What is a workflow? Simply put, it’s the way tasks ‘flow’ in an organization. Without the flow, you are condemning your team to a chaotic workday. While there are many ways in which you can design a workflow, all methods generally consist of task definitions, priorities, assignments and the estimated time to complete tasks.
Task Definitions – These are vitally important as they tell the task owner what the task entails and why it is performed. Without knowing the why behind an assignment, your team will not execute as well as they can. You don’t want robots, employees need to act intelligently, independently, and confidently. All of which are attained when tasks are completely understood.
Tasks Priorities – This is especially important if your team’s workday involves many different tasks. Employees must always be aware of what needs to be accomplished first, second, third, fourth and so on.
Task Assignments – These must be available to the ENTIRE team. Individuals must know what tasks they are the owners of, and the collective must be aware of what each are working on. If you fail to do this, you will undoubtedly have people tripping over each other, sending multiple responses to emails, over allocating resources one way and under allocating another…sheer chaos guaranteed.
Task Time to Complete or TTC – This metric is crucial. Employees will need to know how long they are expected to take accomplishing certain tasks. This also gives management insight into how the team is performing.
Now, there is no on-size-fits-all workflow. You need to do what’s best for your organization. The best workflows are simple to follow, scalable and executable. In addition to those features, workflows must remain the departmental, or work group scope. Scope is an important topic that is far beyond the scope (…see what I did there 😊) of this article but whenever you venture outside it, things get very messy.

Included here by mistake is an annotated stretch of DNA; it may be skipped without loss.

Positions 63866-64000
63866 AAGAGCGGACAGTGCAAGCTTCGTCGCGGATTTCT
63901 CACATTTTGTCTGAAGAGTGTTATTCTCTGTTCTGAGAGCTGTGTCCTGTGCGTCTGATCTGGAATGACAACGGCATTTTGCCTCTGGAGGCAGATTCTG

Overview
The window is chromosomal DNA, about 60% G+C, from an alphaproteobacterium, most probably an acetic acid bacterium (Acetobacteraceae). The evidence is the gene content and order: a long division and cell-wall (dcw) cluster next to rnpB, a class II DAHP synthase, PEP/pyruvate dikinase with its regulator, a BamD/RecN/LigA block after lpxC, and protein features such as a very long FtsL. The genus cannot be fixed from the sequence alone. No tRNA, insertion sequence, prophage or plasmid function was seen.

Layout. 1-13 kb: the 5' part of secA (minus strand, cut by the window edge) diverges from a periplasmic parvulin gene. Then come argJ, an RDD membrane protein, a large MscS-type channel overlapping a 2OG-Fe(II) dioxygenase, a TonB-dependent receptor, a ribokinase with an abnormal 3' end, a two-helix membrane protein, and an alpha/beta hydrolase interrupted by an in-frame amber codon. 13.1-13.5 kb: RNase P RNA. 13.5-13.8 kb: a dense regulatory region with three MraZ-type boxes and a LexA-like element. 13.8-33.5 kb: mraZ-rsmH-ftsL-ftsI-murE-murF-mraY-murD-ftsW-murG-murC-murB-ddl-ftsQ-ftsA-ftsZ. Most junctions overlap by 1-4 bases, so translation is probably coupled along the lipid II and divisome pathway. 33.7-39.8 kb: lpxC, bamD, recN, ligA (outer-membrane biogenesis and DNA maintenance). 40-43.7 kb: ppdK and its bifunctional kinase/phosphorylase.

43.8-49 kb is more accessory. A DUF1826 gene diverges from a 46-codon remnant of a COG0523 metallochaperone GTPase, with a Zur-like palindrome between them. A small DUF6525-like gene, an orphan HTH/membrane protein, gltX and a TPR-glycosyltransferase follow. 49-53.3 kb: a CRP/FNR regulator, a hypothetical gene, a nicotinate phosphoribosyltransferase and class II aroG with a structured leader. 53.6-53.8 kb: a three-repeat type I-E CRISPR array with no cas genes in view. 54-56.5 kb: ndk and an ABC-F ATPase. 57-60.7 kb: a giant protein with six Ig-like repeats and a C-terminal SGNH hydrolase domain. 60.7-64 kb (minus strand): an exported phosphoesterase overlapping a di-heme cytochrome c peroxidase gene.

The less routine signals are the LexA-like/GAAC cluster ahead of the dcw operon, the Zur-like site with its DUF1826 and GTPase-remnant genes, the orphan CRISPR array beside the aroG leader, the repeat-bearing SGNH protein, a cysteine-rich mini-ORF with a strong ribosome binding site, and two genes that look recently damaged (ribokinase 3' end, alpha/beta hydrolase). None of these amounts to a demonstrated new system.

I view out of scope tasks as I do invasive plant and animal species. As a South Florida native, we know all too well the havoc an invasive species can wreak on an ecosystem.
The Burmese Python is a large, powerful snake that was kept as an exotic pet by quite a few Floridians. When these snakes got too big, people release them into the Everglades. Being as large as they are, there were no predators to keep their population in check, so their numbers exploded. Now they are devouring native wildlife at alarming rates, endangering children, and throwing the whole ecosystem out of whack.
This is like what happens when you introduce out of scope tasks into your workflow. Your team is an ecosystem, complete with resources, living organisms, and an environment. When you throw a task in there that the team’s ecosystem is not prepared to deal with, they will suffer. Having the accounting team handle inbound customer service calls will assuredly cause them stress and deplete their resources rapidly.
Remember, there are departments for a reason! Groups have their own sets of skills and strengths that enable them to handle specific problems.
Technology can assist greatly with creating and maintaining workflows. This is especially important in our new COVID work environment. By hosting your workflow on a web application, like a CRM (that’s customer relationship management software – a great one is Super Easy CRM), your team will have access to the latest and greatest workflows around the clock.
Keep the workflow simple and ensure it's scalable and your daily operations will flow as smooth as butter year round, remotely or onsite.